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Have an Intel processor? Enjoy two more vulnerabilities

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Intel are not having a good time lately are they? More vulnerabilities in their CPUs have been made public.

How many is that Intel have had recently that affect them? Quite a lot. This time, it appears AMD are not affected at least. Still, this is a lot of major security problems to go through with Spectre and Meltdown, Foreshadow and ZombieLoad. Currently, Intel are saying that they're "not aware of any use of these issues outside of a controlled lab environment" so you don't need to go and panic just yet. Just keep an eye on updates for your distribution and motherboard BIOS updates.

Here's they two they're now talking about:

CVE-2020-0548 is an information disclosure vulnerability with a CVSS score of 2.8, low, referred to as Vector Register Sampling. This issue is rated “low” as the user would first need to be authenticated on the target system, the high complexity of an attack, and low confidence in the attacker’s ability to target and retrieve relevant data.

CVE-2020-0549 is also an information disclosure vulnerability requiring authenticated local access. The CVSS score is 6.5, medium. Referred to as L1D Eviction Sampling, the severity score is higher on this one because the attack complexity is lower and the ability to target specific data higher. This vulnerability has little to no impact in virtual environments that have applied L1 Terminal Fault mitigations.

If you have an Intel CPU made before Q4 2018, you're likely affected. CVE-2020-0549, which is also being called CacheOut which has a dedicated website mentions that "Intel inadvertently managed to partially mitigate this issue while addressing a previous issue".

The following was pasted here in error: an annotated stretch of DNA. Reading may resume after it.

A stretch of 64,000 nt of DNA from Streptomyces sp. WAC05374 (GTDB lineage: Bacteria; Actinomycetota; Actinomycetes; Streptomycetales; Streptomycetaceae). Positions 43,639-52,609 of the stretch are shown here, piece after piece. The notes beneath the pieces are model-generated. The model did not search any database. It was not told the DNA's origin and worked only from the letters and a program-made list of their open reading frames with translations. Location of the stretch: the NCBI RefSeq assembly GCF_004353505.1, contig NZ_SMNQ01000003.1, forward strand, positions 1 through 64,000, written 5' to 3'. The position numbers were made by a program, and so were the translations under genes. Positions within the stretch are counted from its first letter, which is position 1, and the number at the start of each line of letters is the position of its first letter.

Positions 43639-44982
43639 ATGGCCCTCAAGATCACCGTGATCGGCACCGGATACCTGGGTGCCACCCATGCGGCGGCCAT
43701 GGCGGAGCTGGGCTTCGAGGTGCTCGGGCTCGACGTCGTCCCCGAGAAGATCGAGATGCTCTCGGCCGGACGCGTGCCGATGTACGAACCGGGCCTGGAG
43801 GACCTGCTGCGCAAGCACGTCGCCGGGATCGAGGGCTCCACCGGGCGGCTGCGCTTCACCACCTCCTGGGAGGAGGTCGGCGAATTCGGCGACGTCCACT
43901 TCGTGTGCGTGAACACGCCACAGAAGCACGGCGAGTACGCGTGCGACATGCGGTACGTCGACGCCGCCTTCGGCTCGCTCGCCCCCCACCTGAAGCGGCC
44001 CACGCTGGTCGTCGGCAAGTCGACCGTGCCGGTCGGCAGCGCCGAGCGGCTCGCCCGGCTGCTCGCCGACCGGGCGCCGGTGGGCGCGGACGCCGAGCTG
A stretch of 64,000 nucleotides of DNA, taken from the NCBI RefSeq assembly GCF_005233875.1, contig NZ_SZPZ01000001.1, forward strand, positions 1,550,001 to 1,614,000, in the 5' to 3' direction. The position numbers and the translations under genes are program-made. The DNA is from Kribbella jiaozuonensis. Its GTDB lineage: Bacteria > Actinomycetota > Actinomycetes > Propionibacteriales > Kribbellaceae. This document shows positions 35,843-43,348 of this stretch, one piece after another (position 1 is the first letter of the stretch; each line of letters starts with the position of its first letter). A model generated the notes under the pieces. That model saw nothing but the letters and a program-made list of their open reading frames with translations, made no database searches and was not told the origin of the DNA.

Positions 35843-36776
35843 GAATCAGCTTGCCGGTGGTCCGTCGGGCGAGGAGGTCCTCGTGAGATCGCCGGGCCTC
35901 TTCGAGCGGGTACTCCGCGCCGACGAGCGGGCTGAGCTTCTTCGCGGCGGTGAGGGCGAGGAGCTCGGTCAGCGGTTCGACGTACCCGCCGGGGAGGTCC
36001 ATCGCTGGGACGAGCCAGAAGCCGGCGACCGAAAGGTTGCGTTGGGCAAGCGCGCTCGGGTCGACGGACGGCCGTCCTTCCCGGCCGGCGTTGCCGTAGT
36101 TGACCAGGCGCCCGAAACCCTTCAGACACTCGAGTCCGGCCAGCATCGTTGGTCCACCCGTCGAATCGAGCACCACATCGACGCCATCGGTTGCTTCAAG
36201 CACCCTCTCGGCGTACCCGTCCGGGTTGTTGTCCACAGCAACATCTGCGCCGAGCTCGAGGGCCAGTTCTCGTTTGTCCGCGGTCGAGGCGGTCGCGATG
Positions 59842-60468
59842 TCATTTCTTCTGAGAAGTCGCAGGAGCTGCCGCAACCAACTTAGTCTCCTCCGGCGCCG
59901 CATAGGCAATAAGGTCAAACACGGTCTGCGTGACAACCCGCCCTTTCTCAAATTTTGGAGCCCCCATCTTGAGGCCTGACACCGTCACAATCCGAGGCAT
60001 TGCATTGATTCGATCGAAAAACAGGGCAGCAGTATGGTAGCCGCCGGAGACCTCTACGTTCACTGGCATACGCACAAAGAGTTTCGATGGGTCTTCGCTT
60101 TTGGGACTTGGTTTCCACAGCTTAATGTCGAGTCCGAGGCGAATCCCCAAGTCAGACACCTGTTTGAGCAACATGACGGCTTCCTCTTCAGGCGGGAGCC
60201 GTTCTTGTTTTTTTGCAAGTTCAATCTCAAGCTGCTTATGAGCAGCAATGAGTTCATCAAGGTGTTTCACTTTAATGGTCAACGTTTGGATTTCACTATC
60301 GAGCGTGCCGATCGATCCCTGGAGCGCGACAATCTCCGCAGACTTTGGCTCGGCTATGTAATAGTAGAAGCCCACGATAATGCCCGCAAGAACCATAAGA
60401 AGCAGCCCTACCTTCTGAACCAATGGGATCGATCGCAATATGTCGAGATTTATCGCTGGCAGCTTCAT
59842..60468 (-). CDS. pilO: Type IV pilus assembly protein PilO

You can see Intel's official post on it here.

Article taken from GamingOnLinux.com.
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44 comments
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Eike 2 February 2020 at 8:45 am UTC
pete910
beko
EikeNot everybody changed their computer yesterday, and Intel was better for decades.
^-- This.

True but a lot did 3 years ago to yesterday

I wanted to buy a new processor for some time now, but I couldn't justify buying Ryzen 1000 or 2000. So for me, it's more like half a year instead of three.
The_Aquabat 3 February 2020 at 5:10 am UTC
pete910

So basically because of your shall we say heavy hand and not looking at what you are doing that's a failing of AMD's/PGA

I've used PGA since the original P100(Socket 7 sPGA) days and I have never ever done that!

oh the good old days ! did you also had a K6-2?? that sure was a superior cpu, AMD superiority has always been there! I ran vista on that.
AMD has always been very linux friendly basically the first full OS that ran in full 64bits mode, when their first 64bits cpus came out was Linux. IT's simply not true that Intel linux support is better. otoh what is actually true is that ATI's support before it was AMD was crap.


Last edited by The_Aquabat on 3 February 2020 at 5:17 am UTC
pete910 3 February 2020 at 5:24 pm UTC
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The_Aquabat
pete910

So basically because of your shall we say heavy hand and not looking at what you are doing that's a failing of AMD's/PGA

I've used PGA since the original P100(Socket 7 sPGA) days and I have never ever done that!

oh the good old days ! did you also had a K6-2?? that sure was a superior cpu, AMD superiority has always been there! I ran vista on that.
AMD has always been very linux friendly basically the first full OS that ran in full 64bits mode, when their first 64bits cpus came out was Linux. IT's simply not true that Intel linux support is better. otoh what is actually true is that ATI's support before it was AMD was crap.

I've had both a K6 233 and a k6-2 500

Surprising large amount of people think its AMD's fault in the ATI era.
The_Aquabat 4 February 2020 at 4:58 am UTC
pete910I've had both a K6 233 and a k6-2 500

Surprising large amount of people think its AMD's fault in the ATI era.

I had a k6-2+ at 450 overclocked to 500 mhz. The k6 III was gold really difficult to find the supply was limited.
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